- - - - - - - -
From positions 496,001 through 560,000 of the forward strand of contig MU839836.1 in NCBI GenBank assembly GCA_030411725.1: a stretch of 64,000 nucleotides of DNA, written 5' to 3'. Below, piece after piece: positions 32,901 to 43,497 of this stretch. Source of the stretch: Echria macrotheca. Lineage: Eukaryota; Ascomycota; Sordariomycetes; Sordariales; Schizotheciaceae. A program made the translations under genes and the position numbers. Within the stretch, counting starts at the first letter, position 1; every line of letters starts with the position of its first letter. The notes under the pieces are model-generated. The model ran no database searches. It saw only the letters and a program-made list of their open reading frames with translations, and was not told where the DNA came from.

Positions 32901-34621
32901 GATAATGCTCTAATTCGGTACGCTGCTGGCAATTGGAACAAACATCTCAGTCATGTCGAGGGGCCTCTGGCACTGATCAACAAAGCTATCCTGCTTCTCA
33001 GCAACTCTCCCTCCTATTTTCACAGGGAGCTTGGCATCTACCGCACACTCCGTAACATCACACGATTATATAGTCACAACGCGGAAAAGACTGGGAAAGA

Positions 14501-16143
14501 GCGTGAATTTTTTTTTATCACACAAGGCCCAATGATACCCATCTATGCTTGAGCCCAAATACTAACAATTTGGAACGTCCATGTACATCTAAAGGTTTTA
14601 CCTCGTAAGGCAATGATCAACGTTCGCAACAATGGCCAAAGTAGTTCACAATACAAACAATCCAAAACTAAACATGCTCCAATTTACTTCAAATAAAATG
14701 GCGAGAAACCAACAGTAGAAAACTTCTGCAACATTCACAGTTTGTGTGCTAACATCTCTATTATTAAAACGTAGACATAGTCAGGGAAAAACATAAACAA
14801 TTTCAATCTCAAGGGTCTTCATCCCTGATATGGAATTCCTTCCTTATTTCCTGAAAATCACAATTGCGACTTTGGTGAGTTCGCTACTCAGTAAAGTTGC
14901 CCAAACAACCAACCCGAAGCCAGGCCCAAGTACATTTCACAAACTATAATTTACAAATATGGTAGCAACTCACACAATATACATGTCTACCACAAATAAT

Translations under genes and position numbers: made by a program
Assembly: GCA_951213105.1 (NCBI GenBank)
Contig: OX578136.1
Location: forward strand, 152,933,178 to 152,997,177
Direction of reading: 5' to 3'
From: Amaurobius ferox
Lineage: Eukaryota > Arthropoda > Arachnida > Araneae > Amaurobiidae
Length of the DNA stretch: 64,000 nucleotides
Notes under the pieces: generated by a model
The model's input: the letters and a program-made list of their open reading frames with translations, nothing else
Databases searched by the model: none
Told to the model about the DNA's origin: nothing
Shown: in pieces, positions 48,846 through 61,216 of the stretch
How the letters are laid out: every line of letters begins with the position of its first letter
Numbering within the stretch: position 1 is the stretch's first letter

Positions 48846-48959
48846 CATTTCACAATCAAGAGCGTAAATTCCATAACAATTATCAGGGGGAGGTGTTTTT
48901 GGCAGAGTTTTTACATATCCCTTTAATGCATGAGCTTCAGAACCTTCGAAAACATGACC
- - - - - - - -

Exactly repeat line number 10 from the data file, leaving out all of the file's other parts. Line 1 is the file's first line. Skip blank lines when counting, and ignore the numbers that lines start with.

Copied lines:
14901 CCAAACAACCAACCCGAAGCCAGGCCCAAGTACATTTCACAAACTATAATTTACAAATATGGTAGCAACTCACACAATATACATGTCTACCACAAATAAT